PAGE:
Fast Facts about PUDs

Public utility districts are not-for-profit, community-owned utilities.
28 PUDs serve customers across Washington.
PUDs provide electric, water, sewer and wholesale telecommunications services.
PUDs are governed by locally-elected Commissioners that live in the communities they serve.
Washington voters established the right to form public utility districts in 1930 when they passed Initiative No. 1.

 

Hydro is Renewable

Public Utility Districts in Washington get nearly 82% of their energy from hydropower, which is reliable, renewable and produces almost zero greenhouse gas emissions.






Welcome to WPUDA...

The Washington Public Utility Districts Association represents 27 nonprofit, community-owned utilities that provide electricity, water and wastewater services, and wholesale telecommunications to more than 1.7 million people in Washington. In October 2007, WPUDA moved into its new headquarters in Olympia, the first new-construction office building in the state to receive “platinum” designation under the U.S. Green Building Council’s Leadership in Energy and Environmental Design program. 

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What are PUDs?

Public Utility Districts are are nonprofit, locally regulated utilities that are created by a vote of the people. They were authorized in 1930 by a voter-approved initiative. Their charter under state law is to “conserve the water and power resources of the State of Washington for the benefit of the people thereof, and to supply public utility service, including water and electricity for all uses."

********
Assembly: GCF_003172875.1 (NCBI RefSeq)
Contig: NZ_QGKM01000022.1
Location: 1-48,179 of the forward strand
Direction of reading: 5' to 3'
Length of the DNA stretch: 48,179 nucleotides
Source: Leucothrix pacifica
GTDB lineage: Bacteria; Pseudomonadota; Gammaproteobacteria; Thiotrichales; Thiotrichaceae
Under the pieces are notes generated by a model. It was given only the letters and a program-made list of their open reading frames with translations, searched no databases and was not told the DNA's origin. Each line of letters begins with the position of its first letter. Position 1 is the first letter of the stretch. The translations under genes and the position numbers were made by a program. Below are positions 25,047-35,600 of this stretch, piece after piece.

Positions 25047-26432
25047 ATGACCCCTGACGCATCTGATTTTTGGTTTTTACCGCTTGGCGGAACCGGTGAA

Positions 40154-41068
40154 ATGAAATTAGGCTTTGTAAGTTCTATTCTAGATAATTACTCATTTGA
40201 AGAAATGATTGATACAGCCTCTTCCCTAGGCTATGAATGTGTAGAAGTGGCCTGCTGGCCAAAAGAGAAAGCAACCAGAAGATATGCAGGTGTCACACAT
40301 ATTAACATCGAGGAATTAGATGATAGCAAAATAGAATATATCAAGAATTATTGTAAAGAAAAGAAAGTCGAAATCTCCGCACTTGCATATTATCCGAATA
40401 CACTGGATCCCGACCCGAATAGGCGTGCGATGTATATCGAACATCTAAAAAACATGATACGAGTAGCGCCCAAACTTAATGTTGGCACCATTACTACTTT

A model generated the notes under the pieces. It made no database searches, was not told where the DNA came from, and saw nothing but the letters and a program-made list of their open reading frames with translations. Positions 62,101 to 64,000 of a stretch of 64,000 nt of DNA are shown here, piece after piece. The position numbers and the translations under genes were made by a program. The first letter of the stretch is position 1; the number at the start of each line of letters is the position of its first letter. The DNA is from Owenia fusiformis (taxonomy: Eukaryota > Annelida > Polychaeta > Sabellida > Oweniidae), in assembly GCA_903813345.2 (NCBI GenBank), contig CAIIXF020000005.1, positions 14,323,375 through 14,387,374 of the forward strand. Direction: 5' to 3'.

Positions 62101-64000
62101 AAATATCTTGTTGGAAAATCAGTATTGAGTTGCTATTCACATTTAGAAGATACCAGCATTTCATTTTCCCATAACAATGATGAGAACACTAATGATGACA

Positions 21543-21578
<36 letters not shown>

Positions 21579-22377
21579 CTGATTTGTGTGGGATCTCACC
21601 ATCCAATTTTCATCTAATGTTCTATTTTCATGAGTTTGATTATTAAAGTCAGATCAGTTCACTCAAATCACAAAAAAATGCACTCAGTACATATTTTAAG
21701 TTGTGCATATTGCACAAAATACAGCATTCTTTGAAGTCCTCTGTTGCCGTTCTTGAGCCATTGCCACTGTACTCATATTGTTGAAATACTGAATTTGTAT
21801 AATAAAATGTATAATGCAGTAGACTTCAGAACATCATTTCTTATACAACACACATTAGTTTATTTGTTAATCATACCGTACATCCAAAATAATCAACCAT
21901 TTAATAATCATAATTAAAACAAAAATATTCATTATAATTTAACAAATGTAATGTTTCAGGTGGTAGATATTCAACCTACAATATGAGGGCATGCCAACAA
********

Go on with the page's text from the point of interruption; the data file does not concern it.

Links to the PUDs | FAQs | PUD History | RCW 54: the PUD law





PUDs are clean and green

Washington public utility districts serve customers with some of the cleanest and most affordable electricity in the nation.  About 95% of PUDs'  electricity generating resources produce ZERO greenhouse gases.  In addition, PUDs have a long history of promoting conservation as a least-cost, environmentally friendly resource.  

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What are PUDs?

Public Utility Districts are are nonprofit, locally regulated utilities that are created by a vote of the people. They were authorized in 1930 by a voter-approved initiative. Their charter under state law is to “conserve the water and power resources of the State of Washington for the benefit of the people thereof, and to supply public utility service, including water and electricity for all uses."

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